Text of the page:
11. Click on the horizontal arrow on the toolbar.
    This will load the program onto the lilypad.
  12. It should Upload Complete. If the program has no orange lines at the bottom of the screen it has been successful.
    See trouble shooting if there is an error.
Troubleshooting
If there is error messages at the bottom
  1. Check the error message, missing ; or ,
  2. Check for incorrect capital letters.
  3. Check there are no spelling mistakes.
  4. Check for missing brackets
  5. Check the correct board is selected.
    Click on Tools, Board, Lilypad Arduino (to select the correct hardware).
  6. Check the correct port is selected.
    Click on Tools, Port, USB (to select the correct port).

Final Project Code
 /*Fade */
int brightness = 0;    // how bright the LED is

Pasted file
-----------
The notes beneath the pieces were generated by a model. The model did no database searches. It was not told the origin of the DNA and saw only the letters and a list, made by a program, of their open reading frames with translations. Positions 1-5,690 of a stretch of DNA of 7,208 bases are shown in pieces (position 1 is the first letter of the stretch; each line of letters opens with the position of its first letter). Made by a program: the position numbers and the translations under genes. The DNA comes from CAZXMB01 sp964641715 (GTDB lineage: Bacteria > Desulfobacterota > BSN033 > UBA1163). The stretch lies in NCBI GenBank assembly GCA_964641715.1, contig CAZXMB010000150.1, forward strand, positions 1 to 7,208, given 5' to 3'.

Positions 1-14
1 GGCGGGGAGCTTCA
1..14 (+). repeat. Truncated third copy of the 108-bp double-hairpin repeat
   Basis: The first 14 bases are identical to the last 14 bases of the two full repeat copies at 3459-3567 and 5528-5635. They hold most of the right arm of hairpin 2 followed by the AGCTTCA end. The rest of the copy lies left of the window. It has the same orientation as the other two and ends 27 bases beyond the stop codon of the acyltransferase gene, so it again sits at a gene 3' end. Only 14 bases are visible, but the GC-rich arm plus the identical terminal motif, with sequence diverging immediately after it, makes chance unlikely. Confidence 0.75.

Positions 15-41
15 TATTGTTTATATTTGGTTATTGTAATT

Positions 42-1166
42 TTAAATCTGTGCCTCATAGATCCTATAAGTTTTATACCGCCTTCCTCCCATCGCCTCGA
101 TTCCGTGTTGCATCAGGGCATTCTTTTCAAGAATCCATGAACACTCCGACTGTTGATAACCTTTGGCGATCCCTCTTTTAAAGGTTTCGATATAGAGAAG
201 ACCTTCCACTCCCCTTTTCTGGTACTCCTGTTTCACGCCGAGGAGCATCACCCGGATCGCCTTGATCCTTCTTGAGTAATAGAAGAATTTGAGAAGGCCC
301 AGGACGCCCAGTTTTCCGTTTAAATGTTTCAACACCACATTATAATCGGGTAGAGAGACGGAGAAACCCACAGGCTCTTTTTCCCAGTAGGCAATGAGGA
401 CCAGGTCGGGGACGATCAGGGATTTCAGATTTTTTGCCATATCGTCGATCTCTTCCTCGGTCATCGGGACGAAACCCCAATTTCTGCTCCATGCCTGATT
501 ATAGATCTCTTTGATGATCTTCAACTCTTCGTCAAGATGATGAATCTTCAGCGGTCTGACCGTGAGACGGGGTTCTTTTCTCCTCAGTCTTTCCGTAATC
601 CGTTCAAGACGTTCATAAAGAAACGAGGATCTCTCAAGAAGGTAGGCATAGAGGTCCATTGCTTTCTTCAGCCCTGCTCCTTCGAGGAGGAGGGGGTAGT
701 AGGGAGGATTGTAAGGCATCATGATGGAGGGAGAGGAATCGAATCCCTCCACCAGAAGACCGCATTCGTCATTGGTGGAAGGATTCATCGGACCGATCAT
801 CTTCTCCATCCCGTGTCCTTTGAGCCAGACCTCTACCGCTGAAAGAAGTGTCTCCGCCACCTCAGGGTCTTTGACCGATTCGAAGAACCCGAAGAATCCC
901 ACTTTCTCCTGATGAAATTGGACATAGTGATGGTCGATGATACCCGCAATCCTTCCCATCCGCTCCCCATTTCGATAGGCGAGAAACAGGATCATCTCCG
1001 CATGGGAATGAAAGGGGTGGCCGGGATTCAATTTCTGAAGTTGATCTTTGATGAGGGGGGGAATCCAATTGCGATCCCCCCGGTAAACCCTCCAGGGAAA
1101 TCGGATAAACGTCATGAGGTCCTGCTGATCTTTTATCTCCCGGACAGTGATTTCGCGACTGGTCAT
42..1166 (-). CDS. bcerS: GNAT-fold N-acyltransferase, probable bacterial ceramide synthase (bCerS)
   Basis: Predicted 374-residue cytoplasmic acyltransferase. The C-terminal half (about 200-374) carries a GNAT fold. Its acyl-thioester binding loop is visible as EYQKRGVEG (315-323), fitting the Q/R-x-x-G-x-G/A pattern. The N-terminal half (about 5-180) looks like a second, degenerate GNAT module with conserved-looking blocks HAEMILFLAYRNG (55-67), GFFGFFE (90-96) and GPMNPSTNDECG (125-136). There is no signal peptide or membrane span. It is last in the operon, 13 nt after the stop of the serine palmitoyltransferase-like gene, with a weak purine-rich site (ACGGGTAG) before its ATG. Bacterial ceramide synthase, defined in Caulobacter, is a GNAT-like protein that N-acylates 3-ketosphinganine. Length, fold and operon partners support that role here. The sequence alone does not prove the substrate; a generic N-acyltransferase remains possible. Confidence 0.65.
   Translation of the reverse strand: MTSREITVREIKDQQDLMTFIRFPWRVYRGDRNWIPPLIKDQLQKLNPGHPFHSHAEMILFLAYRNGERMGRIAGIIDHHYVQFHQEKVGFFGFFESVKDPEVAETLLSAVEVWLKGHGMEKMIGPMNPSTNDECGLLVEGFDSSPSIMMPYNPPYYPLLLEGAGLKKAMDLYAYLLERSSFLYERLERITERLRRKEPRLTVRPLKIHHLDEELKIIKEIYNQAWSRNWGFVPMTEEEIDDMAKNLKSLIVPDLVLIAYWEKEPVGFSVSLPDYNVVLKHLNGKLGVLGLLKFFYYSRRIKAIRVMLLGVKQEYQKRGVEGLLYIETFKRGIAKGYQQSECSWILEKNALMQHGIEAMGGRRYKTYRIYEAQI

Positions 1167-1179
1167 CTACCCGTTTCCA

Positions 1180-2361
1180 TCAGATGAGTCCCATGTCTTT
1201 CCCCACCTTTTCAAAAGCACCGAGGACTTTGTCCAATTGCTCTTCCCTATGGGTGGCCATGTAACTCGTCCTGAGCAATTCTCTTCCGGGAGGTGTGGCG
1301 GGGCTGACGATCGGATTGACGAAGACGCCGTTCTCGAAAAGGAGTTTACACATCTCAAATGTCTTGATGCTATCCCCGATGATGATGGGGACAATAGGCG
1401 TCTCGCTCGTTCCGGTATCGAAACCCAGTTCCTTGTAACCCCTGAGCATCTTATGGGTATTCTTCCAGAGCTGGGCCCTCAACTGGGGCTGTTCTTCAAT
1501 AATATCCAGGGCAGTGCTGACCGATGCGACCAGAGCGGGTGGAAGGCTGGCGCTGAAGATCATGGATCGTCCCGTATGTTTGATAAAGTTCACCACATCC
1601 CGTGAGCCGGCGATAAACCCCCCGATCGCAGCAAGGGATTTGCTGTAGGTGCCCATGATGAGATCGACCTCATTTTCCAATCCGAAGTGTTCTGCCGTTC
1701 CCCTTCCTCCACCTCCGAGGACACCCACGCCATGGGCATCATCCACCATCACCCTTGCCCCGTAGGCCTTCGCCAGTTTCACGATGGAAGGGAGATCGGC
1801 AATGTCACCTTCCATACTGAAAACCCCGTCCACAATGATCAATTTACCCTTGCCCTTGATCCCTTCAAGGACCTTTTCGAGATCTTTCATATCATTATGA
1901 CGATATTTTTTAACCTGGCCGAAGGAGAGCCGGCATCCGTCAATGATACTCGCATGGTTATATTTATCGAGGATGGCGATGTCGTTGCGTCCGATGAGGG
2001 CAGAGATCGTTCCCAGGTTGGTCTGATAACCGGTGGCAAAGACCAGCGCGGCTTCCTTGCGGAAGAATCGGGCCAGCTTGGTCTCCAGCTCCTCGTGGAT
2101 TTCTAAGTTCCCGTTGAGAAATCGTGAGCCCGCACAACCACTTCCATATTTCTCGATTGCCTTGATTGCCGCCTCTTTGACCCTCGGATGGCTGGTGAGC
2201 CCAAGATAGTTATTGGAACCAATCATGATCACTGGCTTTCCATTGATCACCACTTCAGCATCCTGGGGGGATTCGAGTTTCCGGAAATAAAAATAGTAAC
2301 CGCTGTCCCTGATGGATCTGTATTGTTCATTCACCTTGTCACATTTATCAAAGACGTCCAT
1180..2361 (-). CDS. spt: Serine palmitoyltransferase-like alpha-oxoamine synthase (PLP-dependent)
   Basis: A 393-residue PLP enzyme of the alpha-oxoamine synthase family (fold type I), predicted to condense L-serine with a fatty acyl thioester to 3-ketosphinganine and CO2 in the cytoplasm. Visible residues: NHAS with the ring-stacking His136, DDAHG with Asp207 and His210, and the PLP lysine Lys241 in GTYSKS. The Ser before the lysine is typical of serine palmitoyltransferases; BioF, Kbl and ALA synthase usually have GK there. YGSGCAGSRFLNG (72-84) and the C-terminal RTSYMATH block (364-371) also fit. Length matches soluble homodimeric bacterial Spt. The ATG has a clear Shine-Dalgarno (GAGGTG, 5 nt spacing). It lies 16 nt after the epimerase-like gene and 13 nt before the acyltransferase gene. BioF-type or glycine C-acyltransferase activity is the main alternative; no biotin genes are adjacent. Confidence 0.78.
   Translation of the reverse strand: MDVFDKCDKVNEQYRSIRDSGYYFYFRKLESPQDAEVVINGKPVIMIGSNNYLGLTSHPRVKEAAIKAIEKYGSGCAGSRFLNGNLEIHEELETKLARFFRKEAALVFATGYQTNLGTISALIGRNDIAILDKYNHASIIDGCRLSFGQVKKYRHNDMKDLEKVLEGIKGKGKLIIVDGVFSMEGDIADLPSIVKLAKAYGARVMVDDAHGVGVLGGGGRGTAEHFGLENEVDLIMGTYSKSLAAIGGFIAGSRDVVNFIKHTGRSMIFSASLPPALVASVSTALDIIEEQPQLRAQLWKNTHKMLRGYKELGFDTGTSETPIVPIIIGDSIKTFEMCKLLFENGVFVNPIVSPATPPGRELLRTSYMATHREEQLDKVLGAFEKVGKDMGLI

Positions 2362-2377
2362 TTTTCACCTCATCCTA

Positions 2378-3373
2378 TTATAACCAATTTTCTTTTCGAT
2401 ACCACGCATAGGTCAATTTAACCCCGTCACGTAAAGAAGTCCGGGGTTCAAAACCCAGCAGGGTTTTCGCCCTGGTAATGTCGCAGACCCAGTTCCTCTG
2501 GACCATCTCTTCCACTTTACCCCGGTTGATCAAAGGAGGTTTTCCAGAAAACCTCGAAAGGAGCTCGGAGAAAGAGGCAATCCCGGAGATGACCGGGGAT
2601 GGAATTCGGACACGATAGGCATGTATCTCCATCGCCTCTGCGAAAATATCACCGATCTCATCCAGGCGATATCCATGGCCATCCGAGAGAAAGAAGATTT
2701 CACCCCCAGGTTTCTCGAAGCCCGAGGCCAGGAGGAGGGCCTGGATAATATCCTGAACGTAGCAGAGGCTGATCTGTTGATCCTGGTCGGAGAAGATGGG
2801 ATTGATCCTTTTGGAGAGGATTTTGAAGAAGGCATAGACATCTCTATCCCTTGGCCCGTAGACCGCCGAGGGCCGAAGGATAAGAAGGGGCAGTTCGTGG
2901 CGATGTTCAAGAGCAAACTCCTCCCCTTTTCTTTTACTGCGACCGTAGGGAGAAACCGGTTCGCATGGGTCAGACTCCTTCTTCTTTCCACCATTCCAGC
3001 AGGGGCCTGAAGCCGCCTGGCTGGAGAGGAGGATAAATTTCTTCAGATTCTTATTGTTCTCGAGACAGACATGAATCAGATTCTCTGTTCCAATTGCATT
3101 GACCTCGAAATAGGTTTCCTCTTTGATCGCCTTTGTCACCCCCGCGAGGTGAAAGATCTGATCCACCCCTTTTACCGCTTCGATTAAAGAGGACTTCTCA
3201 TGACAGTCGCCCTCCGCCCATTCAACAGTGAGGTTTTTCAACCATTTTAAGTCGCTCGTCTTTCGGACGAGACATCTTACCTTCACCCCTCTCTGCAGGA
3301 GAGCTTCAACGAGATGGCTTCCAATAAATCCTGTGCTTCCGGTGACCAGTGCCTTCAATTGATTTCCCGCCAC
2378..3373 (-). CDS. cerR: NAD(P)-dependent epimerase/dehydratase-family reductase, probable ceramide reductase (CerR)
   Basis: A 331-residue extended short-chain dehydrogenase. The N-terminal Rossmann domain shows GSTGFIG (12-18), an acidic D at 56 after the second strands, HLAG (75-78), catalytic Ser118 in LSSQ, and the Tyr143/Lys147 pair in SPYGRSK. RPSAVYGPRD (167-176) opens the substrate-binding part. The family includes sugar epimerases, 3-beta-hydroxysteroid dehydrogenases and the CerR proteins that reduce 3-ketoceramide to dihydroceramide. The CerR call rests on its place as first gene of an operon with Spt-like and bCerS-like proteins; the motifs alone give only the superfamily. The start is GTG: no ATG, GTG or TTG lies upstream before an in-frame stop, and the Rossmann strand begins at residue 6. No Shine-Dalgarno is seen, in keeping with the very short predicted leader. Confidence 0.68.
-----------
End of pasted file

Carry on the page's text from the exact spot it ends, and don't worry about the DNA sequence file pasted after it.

int fadeAmount = 5;    // how many points to fade the LED by

// the setup routine runs once when you press reset:
void setup() {
  pinMode(9, OUTPUT);
  pinMode(10, OUTPUT);
  pinMode(11, OUTPUT);

}

// the loop routine runs over and over again forever:
void loop() {
  // set the brightness of pin 9:
  analogWrite(9, brightness);
  analogWrite(10, brightness);
  analogWrite(11, brightness);

// change the brightness for next time through the loop:
  brightness = brightness + fadeAmount;

  // reverse the direction of the fading at the ends of the fade:
  if (brightness <= 0 || brightness >= 255) {
    fadeAmount = -fadeAmount;
  }
  // wait for 30 milliseconds to see the dimming effect
  delay(30);
}

Hook up the circuit to test the program
Before you sew the circuit on the fabric it is important to hook it up and test the circuit this project used alligator clips, you could use wire to test the circuit.

You will need to snap the lilypad and 3 LEDs out of the prototyping frame. do this carefully so you don't damage the components.